Within the first six months of Yamato 2199 magazine coverage, the true standout for quality reporting was Great Mechanics DX magazine, published by Futaba Co. We followed them issue by issue here, but left out this portion of issue #21, which was published in June 2012 (see the rest of the content here). Fortunately, the information is timeless…
Mecha Scene magazine commentary
Space Battleship Yamato 2199 Chapter 1 was seen by a lot of viewers and became an excellent launch. It was followed by the DVD and Blu-ray release, and many people will enjoy Yamato 2199 once again. While looking back at Chapter 1 with Director Izubuchi and Chief Mechanical Director Nishii, they commented on highlights of the mecha portion. In fact, Yamato 2199‘s attention to detail corresponds with the HD era, and you will see the extent of those feelings here!
General Director, Series Supervisor Yutaka Izubuchi
Chief Mechanical Director Masanori Nishii
Space Battleship Kirishima
Nishii: The interior of this bridge is also Izubuchi’s.
Izubuchi: I asked Mr. Junichiro Tamamori to draw the outside area where it takes the most hits, and I drew the inside.
Nishii: As for this window, it seems Mr. Tamamori added a shutter to the design.
Interviewer: It’s a shutter frame.
Nishii: I think it was Mr. Tamamori’s idea to give it such a structure.
Interviewer: What is the intention behind including kanji characters on Kirishima‘s monitor?
Izubuchi: It’s meant to be older than Yamato. This touch was to give it a feeling of being from an earlier time. Kanji characters appear on Yamato, but they’re mixed with English letters.
Nishii: This is Mr. Izubuchi’s original drawing.
Izubuchi: When Kimitoshi Yamane’s design drawing of the bridge came in, I had already drawn this. (Laughs)
Nishii: Nobody else could draw it any more. (Laughs)
Izubuchi: On the bridge of Kirishima, we included a small secondary bridge in the rear where Kodai hands over the capsule.
Nishii: Here you can see people in the bridge windows. The Isokaze-type destroyer in the foreground is all hand-drawn.
Izubuchi: I wonder if you can see it through the last frame of the shot.
Nishii: You can see it on the Blu-ray.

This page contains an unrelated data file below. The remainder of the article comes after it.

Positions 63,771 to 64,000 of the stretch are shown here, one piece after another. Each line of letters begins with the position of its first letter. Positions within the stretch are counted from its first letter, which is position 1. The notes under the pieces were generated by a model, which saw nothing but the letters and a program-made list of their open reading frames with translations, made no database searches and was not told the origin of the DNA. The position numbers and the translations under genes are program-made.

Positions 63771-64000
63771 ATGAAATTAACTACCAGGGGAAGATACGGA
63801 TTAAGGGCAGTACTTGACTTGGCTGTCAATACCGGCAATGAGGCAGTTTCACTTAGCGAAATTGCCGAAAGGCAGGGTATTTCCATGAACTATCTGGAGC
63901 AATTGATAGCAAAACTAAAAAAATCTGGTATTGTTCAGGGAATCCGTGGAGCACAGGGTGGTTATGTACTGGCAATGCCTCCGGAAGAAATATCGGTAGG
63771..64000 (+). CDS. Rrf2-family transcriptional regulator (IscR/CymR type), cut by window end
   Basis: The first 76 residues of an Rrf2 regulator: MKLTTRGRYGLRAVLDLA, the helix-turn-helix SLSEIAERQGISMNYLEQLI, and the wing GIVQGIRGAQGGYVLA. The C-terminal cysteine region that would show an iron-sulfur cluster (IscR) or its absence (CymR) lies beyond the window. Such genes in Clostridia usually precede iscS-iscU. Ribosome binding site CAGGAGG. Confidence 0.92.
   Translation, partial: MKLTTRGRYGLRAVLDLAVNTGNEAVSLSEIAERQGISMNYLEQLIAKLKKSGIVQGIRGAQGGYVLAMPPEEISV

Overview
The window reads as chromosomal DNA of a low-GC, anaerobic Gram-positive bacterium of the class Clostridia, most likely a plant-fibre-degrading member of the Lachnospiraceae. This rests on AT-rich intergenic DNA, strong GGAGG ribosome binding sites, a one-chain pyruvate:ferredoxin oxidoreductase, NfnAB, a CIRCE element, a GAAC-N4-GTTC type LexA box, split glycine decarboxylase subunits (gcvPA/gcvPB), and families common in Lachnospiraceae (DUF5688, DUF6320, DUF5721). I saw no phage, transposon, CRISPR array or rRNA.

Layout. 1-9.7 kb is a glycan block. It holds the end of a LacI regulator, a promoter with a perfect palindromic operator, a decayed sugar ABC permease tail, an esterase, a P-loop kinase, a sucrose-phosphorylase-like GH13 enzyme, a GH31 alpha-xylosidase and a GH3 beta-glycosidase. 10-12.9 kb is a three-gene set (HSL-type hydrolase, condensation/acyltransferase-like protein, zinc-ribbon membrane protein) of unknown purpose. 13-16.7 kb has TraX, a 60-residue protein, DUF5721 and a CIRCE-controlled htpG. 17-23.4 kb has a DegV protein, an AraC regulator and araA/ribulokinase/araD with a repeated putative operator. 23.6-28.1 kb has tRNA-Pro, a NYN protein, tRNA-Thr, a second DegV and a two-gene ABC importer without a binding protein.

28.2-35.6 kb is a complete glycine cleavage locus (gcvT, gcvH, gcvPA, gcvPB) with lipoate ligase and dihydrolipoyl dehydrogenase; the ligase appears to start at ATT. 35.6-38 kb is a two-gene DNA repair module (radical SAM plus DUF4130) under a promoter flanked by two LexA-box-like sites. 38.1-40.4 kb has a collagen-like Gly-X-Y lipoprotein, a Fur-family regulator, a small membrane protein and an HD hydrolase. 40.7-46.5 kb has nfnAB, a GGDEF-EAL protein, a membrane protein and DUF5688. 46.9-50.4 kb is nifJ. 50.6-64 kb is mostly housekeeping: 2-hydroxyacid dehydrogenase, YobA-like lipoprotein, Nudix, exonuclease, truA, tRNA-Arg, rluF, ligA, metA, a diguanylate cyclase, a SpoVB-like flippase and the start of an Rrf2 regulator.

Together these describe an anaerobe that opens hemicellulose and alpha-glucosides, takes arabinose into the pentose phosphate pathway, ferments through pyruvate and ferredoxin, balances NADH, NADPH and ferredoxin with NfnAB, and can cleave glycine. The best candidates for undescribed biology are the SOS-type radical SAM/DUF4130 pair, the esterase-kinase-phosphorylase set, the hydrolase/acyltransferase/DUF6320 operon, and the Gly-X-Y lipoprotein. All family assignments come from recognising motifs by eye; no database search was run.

Nishii: For this scene, there was no choice but for me to draw the movement of the gun turret, and I added details to Kirishima‘s hull by hand. Things like the mast weren’t in CG originally. It’s a hybrid of CG and hand-drawing.
Nishii: I drew the extensive detail inside Kirishima‘s hangar. I also drew the inside of the fracture where it was hit. It has the fine detail of a flashing strobe light.
Izubuchi: Although the recon craft entered in the underside in the original series, there was somehow not enough space for it there. That’s why the hangar was brought up to the side.
Nishii: Here’s my personal highlight. It has an old, weathered feeling, and it’s all hand-drawn. The touch of peeling paint looks great.
Izubuchi: I asked Mr. Yamane to design this as a one-off from the storyboard. The problem is where this window actually is on Kirishima. (Laughs)
Nishii: Here too, I think some out there may have spotted this already, but the hull of Kirishima is hand-drawn. Small details have been added, such as white lines indicating the position when the hatch is opened.
Izubuchi: Some may also have noticed that the Earth fleet has an analog feeling, and since viewers would look closely at it, I thought we should take care to put that feeling into it.
Izubuchi: Although this is the only appearance of the Earth fleet’s meters, Director of Photography Takashi Aoki did his best to crowd it in. This narrow bridge is good. In the old Yamato, the bridge gradually got bigger, and I thought it might become too big even if we set an exact size for it.
UN Space Forces Far East District Headquarters
Izubuchi: This is an original drawing by Makoto Kobayashi. He did the finished art. The entrance in the central area was in the original series as well. But we didn’t put meters on the wall since it was this size. Did anyone look for them? (Laughs)
Izubuchi: The control room here is designed by Takashi Watanabe. It’s a very good design. Mr. Aoki put in the panels and meters. After this is Yuki’s name plate on her chest, but since it was going to be seen on a big screen, we made sure to make what was written on it legible.